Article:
July 29, 2014


The staff of the Committee on Open Government is authorized to issue advisory opinions.  The ensuing staff advisory opinion is based solely upon the facts presented in your correspondence.


We have received your correspondence in which you seek an advisory opinion pertaining to the subpoena power of the Troy City Council under §C56-B of Ordinance 30, and whether it is inconsistent with the Open Meetings Law.  The provision at issue states that:

“The Troy City Council authorizes legislative subpoenas to be issued to officers and employees of the City of Troy, and members of the public, through the legislative assistant or other qualified individual and Legislative Counsel, upon authorization by the Council, pursuant to a subsequent ordinance or a written document signed by at least five council members; specifically identifying and approving the individual or entity to be subpoenaed and directing the appearance at subsequent public hearings to provide testimony and documents related to the questions and activities referenced in this Ordinance” (emphasis added). 

The City derives its subpoena power from §C-23 of the City of Troy’s Charter as well as the General City Law, which provides that a city has the general power to “investigate and inquire into all matters of concern to the city or its inhabitants, and to require and enforce by subpoena the attendance of witnesses at such investigations” N.Y. Gen. City Law §20(21). Second Class City Law §40 also confers subpoena authority upon the City Council.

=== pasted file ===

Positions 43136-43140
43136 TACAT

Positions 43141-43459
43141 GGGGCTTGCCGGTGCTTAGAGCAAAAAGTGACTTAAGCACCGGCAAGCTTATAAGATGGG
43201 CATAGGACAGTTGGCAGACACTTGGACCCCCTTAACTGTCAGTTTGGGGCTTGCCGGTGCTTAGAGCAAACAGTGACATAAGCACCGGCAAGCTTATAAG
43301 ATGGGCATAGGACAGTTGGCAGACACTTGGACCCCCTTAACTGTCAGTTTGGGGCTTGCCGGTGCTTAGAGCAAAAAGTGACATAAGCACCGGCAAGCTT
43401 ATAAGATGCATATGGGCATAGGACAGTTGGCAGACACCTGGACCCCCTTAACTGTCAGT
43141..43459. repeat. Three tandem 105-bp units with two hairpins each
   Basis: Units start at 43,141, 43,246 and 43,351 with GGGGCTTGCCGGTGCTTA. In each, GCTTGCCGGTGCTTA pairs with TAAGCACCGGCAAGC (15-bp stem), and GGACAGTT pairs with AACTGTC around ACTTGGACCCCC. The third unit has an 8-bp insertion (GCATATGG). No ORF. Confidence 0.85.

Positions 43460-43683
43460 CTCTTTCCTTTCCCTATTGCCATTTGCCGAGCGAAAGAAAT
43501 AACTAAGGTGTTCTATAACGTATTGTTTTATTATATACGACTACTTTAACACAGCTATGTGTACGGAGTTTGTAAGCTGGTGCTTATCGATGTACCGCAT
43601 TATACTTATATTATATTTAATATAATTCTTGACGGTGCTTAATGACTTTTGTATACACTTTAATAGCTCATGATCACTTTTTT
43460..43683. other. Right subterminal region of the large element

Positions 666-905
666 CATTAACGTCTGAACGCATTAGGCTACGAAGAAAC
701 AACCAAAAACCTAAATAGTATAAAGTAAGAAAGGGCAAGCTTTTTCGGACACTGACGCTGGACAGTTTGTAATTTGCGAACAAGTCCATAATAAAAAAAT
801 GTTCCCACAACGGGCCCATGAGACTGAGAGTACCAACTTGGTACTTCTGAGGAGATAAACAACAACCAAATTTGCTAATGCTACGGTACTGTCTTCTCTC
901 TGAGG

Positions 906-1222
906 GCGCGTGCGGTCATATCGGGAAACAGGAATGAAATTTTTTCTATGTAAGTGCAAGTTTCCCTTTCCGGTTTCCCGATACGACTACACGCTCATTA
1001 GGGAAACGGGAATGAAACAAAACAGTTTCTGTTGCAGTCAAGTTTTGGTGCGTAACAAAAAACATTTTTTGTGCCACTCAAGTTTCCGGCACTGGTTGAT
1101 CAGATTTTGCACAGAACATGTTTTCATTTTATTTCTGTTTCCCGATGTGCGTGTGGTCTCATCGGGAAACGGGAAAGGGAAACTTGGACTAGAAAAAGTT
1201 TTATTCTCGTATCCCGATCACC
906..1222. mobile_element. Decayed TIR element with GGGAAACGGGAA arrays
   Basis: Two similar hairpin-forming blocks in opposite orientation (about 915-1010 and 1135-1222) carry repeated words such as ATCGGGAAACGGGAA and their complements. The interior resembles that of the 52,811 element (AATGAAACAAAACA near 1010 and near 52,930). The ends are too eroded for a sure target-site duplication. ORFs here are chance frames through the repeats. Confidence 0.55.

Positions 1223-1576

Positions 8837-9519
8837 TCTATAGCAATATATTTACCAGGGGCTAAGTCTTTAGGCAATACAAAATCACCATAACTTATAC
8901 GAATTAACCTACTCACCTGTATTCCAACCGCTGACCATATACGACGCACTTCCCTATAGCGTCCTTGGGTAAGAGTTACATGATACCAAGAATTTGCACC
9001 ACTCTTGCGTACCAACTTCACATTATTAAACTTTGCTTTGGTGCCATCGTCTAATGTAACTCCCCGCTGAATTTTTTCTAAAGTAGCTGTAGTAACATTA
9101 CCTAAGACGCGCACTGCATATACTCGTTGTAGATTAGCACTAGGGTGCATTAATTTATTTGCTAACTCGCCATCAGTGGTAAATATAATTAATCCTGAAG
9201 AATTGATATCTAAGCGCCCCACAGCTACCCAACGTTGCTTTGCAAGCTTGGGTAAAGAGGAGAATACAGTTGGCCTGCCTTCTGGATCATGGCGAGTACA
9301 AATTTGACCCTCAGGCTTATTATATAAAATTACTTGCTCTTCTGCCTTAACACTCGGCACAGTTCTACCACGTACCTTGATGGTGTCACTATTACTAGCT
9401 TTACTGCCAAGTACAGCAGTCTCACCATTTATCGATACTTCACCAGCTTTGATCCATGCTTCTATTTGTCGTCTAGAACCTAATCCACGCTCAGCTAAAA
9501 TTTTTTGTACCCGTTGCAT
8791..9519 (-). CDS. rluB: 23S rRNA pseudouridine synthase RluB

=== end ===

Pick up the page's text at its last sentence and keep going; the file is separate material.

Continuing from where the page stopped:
From our perspective, the meetings held for the purpose of issuing a subpoena fall within the coverage of the Open Meetings Law. In this regard, we offer the following comments.

First, it is emphasized that the definition of "meeting" [see Open Meetings Law, §102(1)] has been broadly interpreted by the courts. In a landmark decision rendered in 1978, the Court of Appeals, the state's highest court, found that any gathering of a quorum of a public body for the purpose of conducting public business is a "meeting" that must be convened open to the public, whether or not there is an intent to take action and regardless of the manner in which a gathering may be characterized [see Orange County Publications v. Council of the City of Newburgh, 60 AD 2d 409, aff'd 45 NY 2d 947 (1978)]. The term "meeting" is defined to mean "the official convening of a public body for the purpose of conducting public business, including the use of videoconferencing for attendance and participation by the members of the public body." Based upon an ordinary dictionary definition of "convene”, that term means:

"1. to summon before a tribunal;

2. to cause to assemble syn see 'SUMMON'" (Webster's Seventh New Collegiate  
Dictionary, Copyright 1965).”                              

In view of that definition and others, we believe that a meeting, i.e., the "convening" of a public body, involves the physical coming together of at least a majority of the total membership of such a body, i.e., the City Council, or a convening that occurs through videoconferencing.